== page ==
strings - find printable strings in an object or binary file
strings [-a | -] [-t format | -o] [-n number | -number] [-N name] [file]...
The strings utility looks for ASCII strings in a binary file. A string is any sequence of 4 or more printing characters ending with a NEWLINE or a NULL character.
strings is useful for identifying random object files and many other things.
By default, strings looks at program sections that are loaded in memory. Program sections are identified by the section type SHT_PROGBITS. Sections that are loaded in memory are identified by the section flag SHF_ALLOC. Use elfdump(1) to display complete section information for a file.
All sections can be inspected with the –a option. Individual sections can be inspected with the –N option.
The following options are supported:
Look everywhere in the file for strings.
Use a number as the minimum string length rather than the default, which is 4. An invalid number results in the default string length being used.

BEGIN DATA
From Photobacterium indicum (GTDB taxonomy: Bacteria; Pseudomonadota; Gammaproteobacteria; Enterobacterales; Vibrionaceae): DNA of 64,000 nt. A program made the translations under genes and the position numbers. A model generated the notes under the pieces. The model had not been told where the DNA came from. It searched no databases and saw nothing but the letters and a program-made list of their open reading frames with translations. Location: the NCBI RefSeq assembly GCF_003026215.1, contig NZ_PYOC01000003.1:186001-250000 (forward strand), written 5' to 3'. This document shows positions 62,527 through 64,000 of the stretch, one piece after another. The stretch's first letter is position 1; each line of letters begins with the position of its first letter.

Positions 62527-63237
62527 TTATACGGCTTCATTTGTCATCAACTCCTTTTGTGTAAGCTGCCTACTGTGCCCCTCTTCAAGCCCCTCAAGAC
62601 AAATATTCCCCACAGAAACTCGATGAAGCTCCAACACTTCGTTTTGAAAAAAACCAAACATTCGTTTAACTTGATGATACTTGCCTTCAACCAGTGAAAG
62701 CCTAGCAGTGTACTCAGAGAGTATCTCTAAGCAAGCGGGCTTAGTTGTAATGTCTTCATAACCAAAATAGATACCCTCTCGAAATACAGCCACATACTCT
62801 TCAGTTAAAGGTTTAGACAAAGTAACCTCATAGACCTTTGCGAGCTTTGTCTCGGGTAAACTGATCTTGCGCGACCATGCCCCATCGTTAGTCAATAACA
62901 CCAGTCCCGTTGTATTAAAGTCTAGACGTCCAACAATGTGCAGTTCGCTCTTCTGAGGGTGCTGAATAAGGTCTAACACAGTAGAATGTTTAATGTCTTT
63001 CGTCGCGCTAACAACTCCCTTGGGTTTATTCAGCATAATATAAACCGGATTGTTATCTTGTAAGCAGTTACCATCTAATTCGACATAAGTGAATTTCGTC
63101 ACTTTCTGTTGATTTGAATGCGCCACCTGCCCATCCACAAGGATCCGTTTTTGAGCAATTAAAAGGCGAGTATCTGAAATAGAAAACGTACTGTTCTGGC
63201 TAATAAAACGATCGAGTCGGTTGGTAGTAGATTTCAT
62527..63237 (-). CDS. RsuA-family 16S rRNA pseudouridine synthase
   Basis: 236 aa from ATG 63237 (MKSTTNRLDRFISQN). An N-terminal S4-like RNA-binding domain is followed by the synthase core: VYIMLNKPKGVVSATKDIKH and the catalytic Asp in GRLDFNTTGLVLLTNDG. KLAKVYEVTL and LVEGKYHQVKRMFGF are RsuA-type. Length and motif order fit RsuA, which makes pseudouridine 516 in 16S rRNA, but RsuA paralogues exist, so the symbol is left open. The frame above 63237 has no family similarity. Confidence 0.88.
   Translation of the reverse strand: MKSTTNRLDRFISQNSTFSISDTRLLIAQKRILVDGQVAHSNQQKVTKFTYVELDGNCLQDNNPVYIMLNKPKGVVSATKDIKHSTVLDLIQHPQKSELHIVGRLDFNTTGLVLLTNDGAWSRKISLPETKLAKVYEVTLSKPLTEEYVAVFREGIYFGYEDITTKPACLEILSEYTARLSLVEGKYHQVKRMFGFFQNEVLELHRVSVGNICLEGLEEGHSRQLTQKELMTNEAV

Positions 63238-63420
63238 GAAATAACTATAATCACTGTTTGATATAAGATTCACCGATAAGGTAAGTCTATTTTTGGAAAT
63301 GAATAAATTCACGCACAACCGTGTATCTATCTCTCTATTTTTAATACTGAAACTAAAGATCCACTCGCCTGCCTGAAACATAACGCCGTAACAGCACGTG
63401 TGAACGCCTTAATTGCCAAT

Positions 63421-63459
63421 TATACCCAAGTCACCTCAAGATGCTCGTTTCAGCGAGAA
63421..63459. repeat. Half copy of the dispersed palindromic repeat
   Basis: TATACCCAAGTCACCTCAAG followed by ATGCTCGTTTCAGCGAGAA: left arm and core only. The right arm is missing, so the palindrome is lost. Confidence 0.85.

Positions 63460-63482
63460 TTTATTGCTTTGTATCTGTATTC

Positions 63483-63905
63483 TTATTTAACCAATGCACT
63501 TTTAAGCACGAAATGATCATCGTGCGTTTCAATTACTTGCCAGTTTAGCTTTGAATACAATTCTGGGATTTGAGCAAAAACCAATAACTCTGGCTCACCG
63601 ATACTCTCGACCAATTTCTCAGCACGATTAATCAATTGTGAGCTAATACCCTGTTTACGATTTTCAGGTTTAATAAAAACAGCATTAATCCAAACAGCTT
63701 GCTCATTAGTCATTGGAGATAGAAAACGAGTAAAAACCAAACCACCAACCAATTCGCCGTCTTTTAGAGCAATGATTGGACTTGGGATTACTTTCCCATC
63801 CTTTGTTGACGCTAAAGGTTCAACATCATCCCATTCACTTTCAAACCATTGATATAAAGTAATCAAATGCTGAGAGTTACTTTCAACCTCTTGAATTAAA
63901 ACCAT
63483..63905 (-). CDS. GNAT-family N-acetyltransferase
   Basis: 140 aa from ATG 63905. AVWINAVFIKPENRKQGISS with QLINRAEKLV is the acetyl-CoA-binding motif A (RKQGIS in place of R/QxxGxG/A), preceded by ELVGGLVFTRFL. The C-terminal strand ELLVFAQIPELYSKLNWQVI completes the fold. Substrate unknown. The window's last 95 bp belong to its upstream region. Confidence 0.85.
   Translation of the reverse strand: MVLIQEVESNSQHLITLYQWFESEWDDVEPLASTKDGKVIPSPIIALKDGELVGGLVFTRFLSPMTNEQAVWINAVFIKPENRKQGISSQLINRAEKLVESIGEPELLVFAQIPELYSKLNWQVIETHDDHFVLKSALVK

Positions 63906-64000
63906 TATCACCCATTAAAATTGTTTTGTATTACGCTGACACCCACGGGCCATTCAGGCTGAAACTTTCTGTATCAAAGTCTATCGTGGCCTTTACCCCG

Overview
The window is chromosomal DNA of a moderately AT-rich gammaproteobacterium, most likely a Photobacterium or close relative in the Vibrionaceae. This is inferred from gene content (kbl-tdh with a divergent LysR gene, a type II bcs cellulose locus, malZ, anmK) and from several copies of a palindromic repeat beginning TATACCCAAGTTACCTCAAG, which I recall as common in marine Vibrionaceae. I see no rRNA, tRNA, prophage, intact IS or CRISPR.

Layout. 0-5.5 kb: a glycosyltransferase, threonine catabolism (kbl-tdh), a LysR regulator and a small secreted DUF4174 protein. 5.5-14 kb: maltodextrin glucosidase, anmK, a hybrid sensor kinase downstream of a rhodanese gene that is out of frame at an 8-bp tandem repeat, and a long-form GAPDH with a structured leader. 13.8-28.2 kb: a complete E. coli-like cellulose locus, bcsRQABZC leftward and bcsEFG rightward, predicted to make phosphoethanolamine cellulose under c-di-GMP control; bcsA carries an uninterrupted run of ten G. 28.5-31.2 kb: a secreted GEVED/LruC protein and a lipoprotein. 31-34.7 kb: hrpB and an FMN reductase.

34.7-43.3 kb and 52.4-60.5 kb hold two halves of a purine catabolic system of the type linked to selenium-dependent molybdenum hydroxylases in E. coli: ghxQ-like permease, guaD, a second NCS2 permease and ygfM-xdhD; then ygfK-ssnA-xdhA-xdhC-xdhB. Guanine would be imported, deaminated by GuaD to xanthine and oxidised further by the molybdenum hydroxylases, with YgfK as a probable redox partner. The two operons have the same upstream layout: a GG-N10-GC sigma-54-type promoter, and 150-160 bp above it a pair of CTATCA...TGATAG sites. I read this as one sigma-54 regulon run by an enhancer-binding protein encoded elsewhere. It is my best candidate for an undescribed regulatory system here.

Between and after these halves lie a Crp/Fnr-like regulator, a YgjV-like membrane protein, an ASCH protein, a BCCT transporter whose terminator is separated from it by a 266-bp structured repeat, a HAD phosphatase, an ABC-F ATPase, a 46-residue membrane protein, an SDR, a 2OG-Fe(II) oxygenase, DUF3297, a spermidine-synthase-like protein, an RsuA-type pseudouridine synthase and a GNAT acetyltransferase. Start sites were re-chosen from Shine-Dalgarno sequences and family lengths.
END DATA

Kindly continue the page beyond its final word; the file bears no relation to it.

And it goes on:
Look only in ELF section name. See elfdump(1). Multiple –N options can be specified to inspect multiple sections.
If the –a or - option is specified, all –N options are ignored.
Equivalent to –t d option.
Write each string preceded by its byte offset from the start of the file. The format is dependent on the single character used as the format option-argument:
The offset is written in decimal.
The offset is written in octal.
The offset is written in hexadecimal.
The following operand is supported:
A path name of a regular file to be used as input. If no file operand is specified, the strings utility reads from the standard input.
See environ(7) for descriptions of the following environment variables that affect the execution of strings: LANG, LC_ALL, LC_CTYPE, LC_MESSAGES, and NLSPATH.
The following exit values are returned:
An error occurred.
See attributes(7) for descriptions of the following attributes:
The strings utility, including all options except –N, are specified by standards. See standards(7). The –N option is not currently specified by any standard.
The algorithm for identifying strings is extremely primitive.
For backwards compatibility, the options –a and − are interchangeable.